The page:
The Calamari Fritti is crispy and is accompanied by a sweet pepper & chill lime dip. Two small dishes on a hot afternoon is satisfying, because, well, dessert is always on my mind.
The Caramella is a caramel and amaretto sticky toffee pudding topped with almond slivers and vanilla gelato. It’s everything you want on a plate for dessert. The toffee pudding is a sponge of caramel soaked sweetness. Nuts and gelato, well, you can never get enough. A not to be missed item and you certainly don’t want to share any. Just sayin’.
Lots of tables at both patios, but I would suggest reserving or getting there early.
Challenge yourself, get to as many patios as you can, but certainly get to this one first! Bon appetit, friends!
For details click on map:
The section of Bay St. between Bloor and Dundas St. W. has long been in need of a neighborhood hot spot. The area has acquired a few more restaurants in recent years but nothing as bright and bold as Via Vai.
Opened at the end of April, Via Vai is an immense art gallery like space that spans four stories high. The elaborate mural and glass paintings are the work of Italian artist, Sandro Martini and were completed in 2012. A mural by local Toronto artist, Hajar Moradi is featured at the back of the restaurant.
As I understand, the building was formally the sales center for the Burano Condo development. After admiring the towering views, I finally settle down to read the menu, a single page of Neopolitan pizza and pasta dishes.
I start with the Insallata del Palladio – kalettes sprouts, pancetta, green apples, DOP Piave with valdobiedene procecco vinaigrette. Crispy and refreshing, the pancetta adds just a little saltiness to bring out the sweetness of the apples and the tartness of the cheese.
I love leafy greens, especially on hot summer days, they add a certain lightness to foods, so with that in mind, I have the Marinara Pizza. My pizza arrives, its thin crust, risen and well-baked around the edges, dressed with prosciutto, tomato, Parmigiano and arugula. This simple pizza is satisfying and not complicated by too many toppings, just basic and well done, the way it should be.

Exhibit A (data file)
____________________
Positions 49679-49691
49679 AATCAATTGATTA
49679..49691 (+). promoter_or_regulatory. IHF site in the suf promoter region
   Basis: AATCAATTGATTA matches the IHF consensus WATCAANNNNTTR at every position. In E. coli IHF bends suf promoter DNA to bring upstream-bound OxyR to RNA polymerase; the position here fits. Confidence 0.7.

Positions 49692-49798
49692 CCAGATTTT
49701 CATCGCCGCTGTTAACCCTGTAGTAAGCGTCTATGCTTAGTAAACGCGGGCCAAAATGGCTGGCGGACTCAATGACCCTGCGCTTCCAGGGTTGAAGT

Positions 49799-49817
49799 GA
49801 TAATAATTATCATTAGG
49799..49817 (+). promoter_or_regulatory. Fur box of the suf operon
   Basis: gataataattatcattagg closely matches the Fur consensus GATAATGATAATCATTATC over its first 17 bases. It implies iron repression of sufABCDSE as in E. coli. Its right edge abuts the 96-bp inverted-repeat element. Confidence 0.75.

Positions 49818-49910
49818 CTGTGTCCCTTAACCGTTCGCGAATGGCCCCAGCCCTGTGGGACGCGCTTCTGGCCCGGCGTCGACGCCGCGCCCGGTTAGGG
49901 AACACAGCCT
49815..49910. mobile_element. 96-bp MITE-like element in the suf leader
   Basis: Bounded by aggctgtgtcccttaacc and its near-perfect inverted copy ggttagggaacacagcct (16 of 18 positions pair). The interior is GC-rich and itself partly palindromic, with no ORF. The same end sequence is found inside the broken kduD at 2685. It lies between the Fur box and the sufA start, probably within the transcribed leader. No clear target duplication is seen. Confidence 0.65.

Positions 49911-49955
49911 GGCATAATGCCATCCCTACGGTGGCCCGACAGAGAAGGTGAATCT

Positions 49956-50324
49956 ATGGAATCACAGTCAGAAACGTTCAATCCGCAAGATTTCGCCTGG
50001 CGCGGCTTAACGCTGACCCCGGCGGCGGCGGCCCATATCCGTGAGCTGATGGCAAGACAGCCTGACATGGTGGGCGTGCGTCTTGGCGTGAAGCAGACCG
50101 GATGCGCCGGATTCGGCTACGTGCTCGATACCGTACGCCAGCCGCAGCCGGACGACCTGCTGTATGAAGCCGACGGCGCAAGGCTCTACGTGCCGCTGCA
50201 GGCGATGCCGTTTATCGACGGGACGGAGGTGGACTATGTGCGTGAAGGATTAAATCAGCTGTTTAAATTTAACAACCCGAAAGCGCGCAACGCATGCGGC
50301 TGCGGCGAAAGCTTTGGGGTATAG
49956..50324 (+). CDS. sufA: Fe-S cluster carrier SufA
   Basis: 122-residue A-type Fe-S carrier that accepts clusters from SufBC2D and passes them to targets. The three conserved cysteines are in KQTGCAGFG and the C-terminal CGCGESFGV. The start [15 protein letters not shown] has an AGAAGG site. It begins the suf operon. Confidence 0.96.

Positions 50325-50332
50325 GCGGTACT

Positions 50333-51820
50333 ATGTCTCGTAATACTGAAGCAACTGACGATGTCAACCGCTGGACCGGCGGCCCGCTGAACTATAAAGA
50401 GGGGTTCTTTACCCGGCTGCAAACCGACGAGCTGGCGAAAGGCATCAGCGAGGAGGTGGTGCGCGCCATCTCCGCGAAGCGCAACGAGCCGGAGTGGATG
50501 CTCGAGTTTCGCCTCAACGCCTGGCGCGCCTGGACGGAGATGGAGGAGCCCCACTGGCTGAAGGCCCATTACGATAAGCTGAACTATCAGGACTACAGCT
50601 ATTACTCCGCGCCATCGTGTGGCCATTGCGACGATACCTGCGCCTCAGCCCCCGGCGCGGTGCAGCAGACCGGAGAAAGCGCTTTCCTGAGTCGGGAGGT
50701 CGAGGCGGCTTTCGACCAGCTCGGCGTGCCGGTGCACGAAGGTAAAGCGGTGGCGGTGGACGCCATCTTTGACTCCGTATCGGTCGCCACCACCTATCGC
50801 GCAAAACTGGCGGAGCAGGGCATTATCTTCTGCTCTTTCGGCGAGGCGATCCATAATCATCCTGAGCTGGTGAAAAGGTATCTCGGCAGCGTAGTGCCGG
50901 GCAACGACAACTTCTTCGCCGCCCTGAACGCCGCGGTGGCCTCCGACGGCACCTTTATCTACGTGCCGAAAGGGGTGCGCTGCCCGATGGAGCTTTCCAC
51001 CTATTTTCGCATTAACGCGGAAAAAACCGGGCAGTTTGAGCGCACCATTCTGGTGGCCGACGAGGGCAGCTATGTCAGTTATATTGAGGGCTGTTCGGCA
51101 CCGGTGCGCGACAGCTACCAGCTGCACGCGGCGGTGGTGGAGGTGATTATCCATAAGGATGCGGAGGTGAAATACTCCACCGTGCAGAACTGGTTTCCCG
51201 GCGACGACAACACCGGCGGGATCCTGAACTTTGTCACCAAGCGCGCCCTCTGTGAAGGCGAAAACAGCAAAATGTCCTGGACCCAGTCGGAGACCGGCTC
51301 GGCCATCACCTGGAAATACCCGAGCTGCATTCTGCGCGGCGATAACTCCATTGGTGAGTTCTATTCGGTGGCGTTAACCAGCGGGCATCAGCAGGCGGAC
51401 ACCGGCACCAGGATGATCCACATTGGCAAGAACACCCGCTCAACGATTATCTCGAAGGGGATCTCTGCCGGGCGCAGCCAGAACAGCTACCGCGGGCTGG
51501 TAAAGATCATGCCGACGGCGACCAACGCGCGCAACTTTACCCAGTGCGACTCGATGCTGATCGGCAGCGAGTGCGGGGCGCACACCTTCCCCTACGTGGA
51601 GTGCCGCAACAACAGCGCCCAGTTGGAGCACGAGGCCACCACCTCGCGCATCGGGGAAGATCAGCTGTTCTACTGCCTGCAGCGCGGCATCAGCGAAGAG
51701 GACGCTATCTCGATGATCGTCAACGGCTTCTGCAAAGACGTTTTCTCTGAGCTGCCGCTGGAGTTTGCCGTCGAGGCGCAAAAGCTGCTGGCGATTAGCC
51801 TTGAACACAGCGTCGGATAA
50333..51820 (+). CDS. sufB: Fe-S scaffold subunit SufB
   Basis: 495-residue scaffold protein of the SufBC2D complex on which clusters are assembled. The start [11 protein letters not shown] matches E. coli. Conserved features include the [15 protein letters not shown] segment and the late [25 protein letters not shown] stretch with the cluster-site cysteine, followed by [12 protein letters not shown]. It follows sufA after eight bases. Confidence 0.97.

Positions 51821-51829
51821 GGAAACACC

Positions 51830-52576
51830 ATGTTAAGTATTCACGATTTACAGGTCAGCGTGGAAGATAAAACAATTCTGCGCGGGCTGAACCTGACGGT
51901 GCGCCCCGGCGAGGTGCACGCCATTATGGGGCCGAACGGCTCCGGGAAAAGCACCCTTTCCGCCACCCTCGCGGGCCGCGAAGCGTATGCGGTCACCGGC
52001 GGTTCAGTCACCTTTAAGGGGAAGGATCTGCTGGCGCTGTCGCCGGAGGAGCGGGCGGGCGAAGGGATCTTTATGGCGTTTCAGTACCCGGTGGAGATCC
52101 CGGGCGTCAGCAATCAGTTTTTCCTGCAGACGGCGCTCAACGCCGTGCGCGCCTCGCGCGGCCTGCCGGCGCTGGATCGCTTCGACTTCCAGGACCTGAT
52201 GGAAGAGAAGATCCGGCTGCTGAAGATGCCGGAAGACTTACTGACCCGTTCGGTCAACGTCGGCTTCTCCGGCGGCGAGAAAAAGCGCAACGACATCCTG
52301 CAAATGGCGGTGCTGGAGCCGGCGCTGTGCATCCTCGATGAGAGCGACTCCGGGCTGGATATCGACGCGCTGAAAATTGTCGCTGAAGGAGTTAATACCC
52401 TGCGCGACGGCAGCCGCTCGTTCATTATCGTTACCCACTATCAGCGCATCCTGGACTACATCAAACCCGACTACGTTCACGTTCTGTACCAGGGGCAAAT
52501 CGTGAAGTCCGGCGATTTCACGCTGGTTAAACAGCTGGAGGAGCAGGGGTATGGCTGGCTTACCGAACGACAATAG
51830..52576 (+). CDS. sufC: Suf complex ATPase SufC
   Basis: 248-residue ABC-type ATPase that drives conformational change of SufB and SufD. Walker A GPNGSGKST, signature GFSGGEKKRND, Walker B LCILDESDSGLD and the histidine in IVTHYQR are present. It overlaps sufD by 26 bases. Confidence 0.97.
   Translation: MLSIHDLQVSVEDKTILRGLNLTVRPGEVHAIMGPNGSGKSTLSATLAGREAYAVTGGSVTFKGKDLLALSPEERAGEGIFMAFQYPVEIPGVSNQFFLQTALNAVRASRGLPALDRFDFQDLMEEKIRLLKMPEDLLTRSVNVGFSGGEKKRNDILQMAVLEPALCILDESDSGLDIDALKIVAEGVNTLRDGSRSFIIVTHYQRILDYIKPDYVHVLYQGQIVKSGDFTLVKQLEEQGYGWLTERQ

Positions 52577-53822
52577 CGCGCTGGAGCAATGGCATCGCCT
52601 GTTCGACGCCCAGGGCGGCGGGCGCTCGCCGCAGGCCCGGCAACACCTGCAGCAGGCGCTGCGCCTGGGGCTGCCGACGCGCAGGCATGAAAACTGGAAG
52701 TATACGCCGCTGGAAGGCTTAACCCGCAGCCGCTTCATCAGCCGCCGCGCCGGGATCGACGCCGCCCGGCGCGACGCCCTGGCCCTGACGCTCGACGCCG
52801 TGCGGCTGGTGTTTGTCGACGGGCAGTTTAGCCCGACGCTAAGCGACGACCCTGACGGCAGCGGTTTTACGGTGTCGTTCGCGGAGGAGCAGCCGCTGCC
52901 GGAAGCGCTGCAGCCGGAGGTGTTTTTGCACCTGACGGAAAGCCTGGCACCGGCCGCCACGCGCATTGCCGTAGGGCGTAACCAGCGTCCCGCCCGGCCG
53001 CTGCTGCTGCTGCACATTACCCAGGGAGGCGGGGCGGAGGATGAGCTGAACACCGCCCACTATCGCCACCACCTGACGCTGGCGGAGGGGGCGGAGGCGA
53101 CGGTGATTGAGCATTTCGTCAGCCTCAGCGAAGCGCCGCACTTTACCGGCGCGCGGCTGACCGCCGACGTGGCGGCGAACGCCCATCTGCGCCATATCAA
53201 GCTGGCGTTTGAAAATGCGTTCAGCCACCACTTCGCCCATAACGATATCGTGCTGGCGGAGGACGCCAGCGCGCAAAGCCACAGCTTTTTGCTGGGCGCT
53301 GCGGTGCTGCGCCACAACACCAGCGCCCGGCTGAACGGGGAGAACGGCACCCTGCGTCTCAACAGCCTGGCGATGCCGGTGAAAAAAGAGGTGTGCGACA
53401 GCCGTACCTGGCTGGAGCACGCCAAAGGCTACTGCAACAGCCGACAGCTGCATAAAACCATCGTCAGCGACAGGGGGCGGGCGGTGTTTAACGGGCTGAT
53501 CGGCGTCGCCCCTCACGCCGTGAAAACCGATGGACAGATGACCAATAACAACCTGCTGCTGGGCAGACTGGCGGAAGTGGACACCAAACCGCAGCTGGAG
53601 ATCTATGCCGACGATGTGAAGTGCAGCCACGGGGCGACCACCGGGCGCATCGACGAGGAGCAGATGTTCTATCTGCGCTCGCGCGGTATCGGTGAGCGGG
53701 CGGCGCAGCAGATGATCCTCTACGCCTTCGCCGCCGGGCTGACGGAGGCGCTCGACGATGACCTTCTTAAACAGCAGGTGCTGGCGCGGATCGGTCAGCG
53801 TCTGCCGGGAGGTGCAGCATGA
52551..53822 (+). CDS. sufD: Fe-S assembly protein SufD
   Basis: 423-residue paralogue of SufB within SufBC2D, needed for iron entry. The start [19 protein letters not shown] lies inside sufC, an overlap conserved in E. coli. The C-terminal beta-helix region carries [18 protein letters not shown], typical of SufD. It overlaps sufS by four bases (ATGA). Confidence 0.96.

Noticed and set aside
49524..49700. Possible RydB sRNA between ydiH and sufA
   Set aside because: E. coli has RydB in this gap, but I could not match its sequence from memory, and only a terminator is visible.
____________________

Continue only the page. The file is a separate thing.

It is the end of lunch hour and the sun is shining, there is time for me and room in my stomach to enjoy dessert. The Tortina Alla Pistochi is rich but light flourless chocolate cake. The Tortina is rich but light. The crunchy and intense chocolate flavour is highlighted by the raspberry coulis.
The service is friendly and efficient, water glasses are re-filled regularly and courses are well-timed. I order a cappuccino and sip it while I admire the spine of wine at the opposite end of the restaurant. I am told that each shelf is dedicated to the different Italian wine regions. I make a mental note to eventually explore all levels and each region on my next visits.
Manager, Jordan Lazaruk and Chef, Joe Friday are part of the great team at Via Vai, taking great care to make sure that your experience meets their standards for excellence and service. The restaurant has become a popular spot for private events, it’s not hard to see why. There’s an informal patio outside, if you want to bask in the sun. I however, prefer to sip my cappuccino slowly and soak in the art and light of this delicious afternoon.
A great place to meet friends, any time – also, a fabulous event space, Bay St. north of Dundas St. now has a beautiful dining destination. Bon Appetit, friends.
Maman, the Parisian inspired bakery from New York’s SoHo district opened its second location here in Toronto on July 6, in First Canadian Place. The bakery is in the space formerly occupied by Szechuan Szechuan on the second level food court. The fast-casual café bakery is owned by Michelin starred, Chef Arman Arnal of La Chassagnet in the South of France and designer/baker, Elise Marshall.
The bright farmhouse chic, in blue and whites is cosy with communal tables and a wall of windows that gives it a standalone feel.
Opening hours are bright and early at 7:00 a.m. when you can get a variety of freshly baked croissants, yogurt and coffees. Lunch time offerings include traditional French favourites like Croque- Madame, Quiche, salads and fresh baguette sandwiches. I selected the lunch box of ham and cheese Quiche and a salad of fresh greens, strawberries and goat cheese.
The Quiche Lorraine was warm, with a flakey crust and actual pieces of ham and a savoury filling where you could actually taste and see the cheese. A good change from the tasteless and rubbery Quiche available in food courts. Lemon-Thyme Madeleines are buttery treat with coffee for that mid-afternoon lull, keep one handy in your desk drawer.
A number of retail items are also available including teas, popcorn and South of France styled goods. The line up moves quickly, but always wise to get there starting about 11:30 a.m. Most customers are grab and go, so seating up to about 12:30 is pretty good.